CSEE Professor Marie desJardins interviewed for Voices in AI podcast

Voices in AI – Episode 20: A Conversation with Marie desJardins

Byron Reese interviewed UMBC CSEE Professor Marie desJardins as part of his Voices in AI podcast series on Gigaom. In the episode, they talk about the Turing test, Watson, autonomous vehicles, and language processing.  Visit the Voices in AI site to listen to the podcast and read the interview transcript.

Here’s the start of the wide-ranging, hour long interview.

Byron Reese: This is Voices in AI, brought to you by Gigaom. I’m Byron Reese. Today I’m excited that our guest is Marie des Jardins. She is an Associate Dean for Engineering and Information Technology as well as a professor of Computer Science at the University of Maryland, Baltimore County. She got her undergrad degree from Harvard, and a Ph.D. in computer science from Berkeley, and she’s been involved in the National Conference of the Association for the Advancement of Artificial Intelligence for over 12 years. Welcome to the show, Marie.

Marie des Jardins: Hi, it’s nice to be here.

I often open the show with “What is artificial intelligence?” because, interestingly, there’s no consensus definition of it, and I get a different kind of view of it from everybody. So I’ll start with that. What is artificial intelligence?

Sure. I’ve always thought about artificial intelligence as just a very broad term referring to trying to get computers to do things that we would consider intelligent if people did them. What’s interesting about that definition is it’s a moving target, because we change our opinions over time about what’s intelligent. As computers get better at doing things, they no longer seem that intelligent to us.

We use the word “intelligent,” too, and I’m not going to dwell on definitions, but what do you think intelligence is at its core?

So, it’s definitely hard to pin down, but I think of it as activities that human beings carry out, that we don’t know of lower order animals doing, other than some of the higher primates who can do things that seem intelligent to us. So intelligence involves intentionality, which means setting goals and making active plans to carry them out, and it involves learning over time and being able to react to situations differently based on experiences and knowledge that we’ve gained over time. The third part, I would argue, is that intelligence includes communication, so the ability to communicate with other beings, other intelligent agents, about your activities and goals.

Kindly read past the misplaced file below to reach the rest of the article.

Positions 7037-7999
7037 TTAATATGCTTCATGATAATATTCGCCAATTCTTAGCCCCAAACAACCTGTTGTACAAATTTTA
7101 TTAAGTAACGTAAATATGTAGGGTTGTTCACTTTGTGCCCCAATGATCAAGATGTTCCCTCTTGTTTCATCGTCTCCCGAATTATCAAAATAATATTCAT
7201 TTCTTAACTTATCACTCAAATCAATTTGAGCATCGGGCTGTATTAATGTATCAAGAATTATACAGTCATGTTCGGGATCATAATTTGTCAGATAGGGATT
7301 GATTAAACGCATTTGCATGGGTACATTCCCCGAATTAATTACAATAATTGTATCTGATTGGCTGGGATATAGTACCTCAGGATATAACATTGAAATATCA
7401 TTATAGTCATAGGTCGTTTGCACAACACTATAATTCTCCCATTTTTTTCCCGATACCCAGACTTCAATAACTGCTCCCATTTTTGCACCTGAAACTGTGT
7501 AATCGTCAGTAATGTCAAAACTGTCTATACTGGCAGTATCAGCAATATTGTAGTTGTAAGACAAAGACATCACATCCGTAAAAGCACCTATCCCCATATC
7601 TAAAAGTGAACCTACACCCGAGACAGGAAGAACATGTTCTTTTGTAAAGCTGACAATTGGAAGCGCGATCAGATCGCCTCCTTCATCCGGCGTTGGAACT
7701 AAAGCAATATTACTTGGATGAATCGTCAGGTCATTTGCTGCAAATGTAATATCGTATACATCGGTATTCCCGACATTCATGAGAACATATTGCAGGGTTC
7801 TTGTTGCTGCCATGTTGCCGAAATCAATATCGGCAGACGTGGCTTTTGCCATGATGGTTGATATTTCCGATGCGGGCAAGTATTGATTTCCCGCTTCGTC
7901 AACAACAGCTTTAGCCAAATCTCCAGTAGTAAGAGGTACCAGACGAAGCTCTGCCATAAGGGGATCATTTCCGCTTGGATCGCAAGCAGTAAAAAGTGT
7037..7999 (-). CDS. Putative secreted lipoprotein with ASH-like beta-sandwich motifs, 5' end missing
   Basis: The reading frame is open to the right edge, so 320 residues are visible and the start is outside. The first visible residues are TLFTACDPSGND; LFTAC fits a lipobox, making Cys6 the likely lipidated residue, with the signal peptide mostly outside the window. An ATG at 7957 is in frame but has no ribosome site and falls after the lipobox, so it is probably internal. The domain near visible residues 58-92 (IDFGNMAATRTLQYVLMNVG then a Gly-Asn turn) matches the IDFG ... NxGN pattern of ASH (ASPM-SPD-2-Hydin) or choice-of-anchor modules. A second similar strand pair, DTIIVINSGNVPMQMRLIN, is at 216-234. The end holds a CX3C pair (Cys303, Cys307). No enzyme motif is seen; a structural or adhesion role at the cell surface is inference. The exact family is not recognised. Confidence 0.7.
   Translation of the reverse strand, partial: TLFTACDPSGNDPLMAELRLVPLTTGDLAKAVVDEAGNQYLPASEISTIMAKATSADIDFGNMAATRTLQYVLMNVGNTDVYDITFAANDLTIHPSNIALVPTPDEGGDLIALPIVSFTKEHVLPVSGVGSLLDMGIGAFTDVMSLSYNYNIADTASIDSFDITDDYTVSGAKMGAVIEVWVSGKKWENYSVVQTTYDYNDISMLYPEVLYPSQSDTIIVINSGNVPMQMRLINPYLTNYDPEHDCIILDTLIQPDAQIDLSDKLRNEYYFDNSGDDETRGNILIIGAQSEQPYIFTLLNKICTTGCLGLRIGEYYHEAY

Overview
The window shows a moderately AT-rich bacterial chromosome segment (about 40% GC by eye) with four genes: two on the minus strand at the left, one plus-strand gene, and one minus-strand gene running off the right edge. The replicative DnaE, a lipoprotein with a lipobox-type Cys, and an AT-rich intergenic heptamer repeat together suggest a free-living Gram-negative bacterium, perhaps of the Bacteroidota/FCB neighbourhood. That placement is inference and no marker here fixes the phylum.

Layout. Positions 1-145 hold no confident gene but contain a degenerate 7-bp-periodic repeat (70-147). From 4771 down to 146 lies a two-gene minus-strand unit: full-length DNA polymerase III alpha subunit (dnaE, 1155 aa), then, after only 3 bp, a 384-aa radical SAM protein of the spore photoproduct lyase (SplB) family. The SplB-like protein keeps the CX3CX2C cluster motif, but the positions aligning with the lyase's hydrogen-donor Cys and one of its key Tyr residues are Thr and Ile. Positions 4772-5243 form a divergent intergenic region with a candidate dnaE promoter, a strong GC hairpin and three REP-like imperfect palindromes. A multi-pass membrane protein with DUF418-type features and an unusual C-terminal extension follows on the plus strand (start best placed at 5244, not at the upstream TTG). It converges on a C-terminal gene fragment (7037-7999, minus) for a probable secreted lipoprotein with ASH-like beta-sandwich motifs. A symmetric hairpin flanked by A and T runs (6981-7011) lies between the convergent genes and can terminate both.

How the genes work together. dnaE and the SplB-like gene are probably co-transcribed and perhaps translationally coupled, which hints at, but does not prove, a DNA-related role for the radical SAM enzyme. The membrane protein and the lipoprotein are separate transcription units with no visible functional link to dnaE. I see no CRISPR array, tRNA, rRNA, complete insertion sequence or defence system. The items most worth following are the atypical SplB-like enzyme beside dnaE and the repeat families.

Well, that’s really useful and specific. Let’s look at some of those things in detail a little bit. You mentioned intentionality. Do you think that intentionality is driven by consciousness? I mean, can you have intentionality without consciousness? Is consciousness therefore a requisite for intelligence?

I think that’s a really interesting question. I would decline to answer it mainly because I don’t think we ever can really know what consciousness is. We all have a sense of being conscious inside our own brains—at least I believe that. But of course, I’m only able to say anything meaningful about my own sense of consciousness. We just don’t have any way to measure consciousness or even really define what it is. So, there does seem to be this idea of self-awareness that we see in various kinds of animals—including humans—and that seems to be a precursor to what we call consciousness. But I think it’s awfully hard to define that term, and so I would be hesitant to put that as a prerequisite on intentionality.

talk: Jim Kurose (NSF) An Expanding and Expansive View of Computing, 1pm Mon 11/20

Distinguished Lecture

An Expanding and Expansive View of Computing

Jim Kurose

Assistant Director, National Science Foundation
Directorate of Computer and Information Science and Engineering

1:00-2:15pm Monday, 20 November 2017, ITE325b, UMBC